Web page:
Artists since ancient times included these images in their work, and in the illustrations they made for mythological paintings and alchemical emblems. The reason for much of the similarity is that artists used standard images which came from emblem books, which were used by artists to portray standard themes like the gods of Greece and Rome. Nowadays artists just paint whatever they wish and do not use these emblem books to guide them, so as a result modern art is no longer full of archetypal images. The alchemists were aware of these images and used them to get across their message. The gods of classical mythology have helped shape the culture of the West, and so it is not surprising that such images also surfaced in the dreams of Jung’s patients. But this does not mean that you can interpret alchemical texts using Jungian psychology, as no 16th century alchemist would have thought about it like this. Additionally, none of these sequences relate to the Tarot despite earlier commentators, like ‘J.K.’ attempting to force them into this mould.
Not only alchemists but many lay persons assumed that gold was slowly formed in rock strata over many thousands of years, because both pure gold and gold ore were found together in mines – it was considered obvious that eventually one turned into the other. Alchemists thought that with the right ‘cooking’ conditions they could speed up the development of metal ores into metallic gold; it was just a question of speeding up the natural processes of Nature. In the book, the commentary leads the reader through the various alchemical stages, explaining the sequence of colour changes that indicated the process was proceeding correctly.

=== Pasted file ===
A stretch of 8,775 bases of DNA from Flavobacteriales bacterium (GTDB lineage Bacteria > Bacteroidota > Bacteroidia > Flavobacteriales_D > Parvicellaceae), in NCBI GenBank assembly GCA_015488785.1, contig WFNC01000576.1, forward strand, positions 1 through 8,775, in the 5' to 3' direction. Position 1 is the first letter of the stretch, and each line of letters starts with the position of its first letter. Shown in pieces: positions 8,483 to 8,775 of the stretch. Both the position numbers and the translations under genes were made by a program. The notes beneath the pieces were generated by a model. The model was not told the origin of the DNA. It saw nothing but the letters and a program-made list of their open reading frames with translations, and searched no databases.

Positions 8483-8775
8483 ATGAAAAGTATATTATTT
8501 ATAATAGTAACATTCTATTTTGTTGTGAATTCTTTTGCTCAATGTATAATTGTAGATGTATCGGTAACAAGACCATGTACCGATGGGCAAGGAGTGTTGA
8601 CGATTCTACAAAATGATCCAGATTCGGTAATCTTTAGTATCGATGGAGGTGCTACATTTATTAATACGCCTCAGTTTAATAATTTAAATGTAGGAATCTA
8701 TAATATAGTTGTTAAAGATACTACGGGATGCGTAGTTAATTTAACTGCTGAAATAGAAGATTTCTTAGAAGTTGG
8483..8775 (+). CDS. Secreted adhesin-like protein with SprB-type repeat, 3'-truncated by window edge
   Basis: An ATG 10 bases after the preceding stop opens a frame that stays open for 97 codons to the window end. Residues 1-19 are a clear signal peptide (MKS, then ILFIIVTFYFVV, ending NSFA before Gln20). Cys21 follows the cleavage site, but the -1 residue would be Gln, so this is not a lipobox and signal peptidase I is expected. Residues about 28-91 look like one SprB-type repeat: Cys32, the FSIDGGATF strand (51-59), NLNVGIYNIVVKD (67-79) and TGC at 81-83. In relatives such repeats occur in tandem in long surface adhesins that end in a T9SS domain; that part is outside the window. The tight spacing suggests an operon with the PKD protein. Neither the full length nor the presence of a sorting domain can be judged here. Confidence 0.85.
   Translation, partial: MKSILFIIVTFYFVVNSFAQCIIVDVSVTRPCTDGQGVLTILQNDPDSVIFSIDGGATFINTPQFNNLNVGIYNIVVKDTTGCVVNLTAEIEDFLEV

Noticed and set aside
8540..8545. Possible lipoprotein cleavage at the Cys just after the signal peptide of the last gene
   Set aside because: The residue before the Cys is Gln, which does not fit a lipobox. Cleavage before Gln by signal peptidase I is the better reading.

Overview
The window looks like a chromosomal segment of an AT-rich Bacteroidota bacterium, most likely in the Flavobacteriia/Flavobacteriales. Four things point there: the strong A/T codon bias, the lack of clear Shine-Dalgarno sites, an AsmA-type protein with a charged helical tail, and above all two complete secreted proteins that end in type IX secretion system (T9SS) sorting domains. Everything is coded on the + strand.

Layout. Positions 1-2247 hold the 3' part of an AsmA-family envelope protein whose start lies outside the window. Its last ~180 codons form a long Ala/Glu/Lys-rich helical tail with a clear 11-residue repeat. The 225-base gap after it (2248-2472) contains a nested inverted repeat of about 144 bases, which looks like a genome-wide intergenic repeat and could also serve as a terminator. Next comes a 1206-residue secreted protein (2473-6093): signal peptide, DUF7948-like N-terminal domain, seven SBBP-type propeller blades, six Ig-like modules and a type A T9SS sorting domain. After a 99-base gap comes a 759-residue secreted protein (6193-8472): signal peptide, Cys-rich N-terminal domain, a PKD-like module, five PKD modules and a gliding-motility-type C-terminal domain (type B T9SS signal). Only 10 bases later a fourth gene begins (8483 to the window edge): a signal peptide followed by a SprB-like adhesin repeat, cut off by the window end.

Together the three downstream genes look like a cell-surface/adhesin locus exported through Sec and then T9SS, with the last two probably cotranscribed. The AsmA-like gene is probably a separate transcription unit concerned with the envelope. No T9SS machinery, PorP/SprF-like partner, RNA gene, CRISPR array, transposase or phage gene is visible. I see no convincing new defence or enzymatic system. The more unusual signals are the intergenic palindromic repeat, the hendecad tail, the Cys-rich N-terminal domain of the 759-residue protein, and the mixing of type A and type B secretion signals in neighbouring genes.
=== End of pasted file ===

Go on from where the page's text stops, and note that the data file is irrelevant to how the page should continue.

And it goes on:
An intriguing note found at the front of the manuscript in pencil reports that “Baron Boetcher of Dresden is said to have made (transformed) many hundred weight of Gold according to the method of this Book – He learned the Art of an Apothecary in Berlin.” Boetcher was just one of hundreds who attempted this transformation, and if you believe this note, succeeded.
Belief in the viability of such transmutation has perished in the last three centuries, but the appeal of the vibrant images in this manuscript remains. Just thumbing through this book, or reading the commentary, stir thoughts and feelings that modern man seldom experiences any more.
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Dr. Stephen Skinner is an expert in 15th to 18th century magic manuscripts and the author of more than 40 books on Western esoteric traditions. He was awarded a PhD in Classics by the University of Newcastle for his research into the Greek text of the magical papyri (PGM) and its connection with the Latin grimoires. The first part of this thesis has been published as Techniques of Graeco-Egyptian Magic, the second part as Techniques of Solomonic Magic. He lives in Singapore.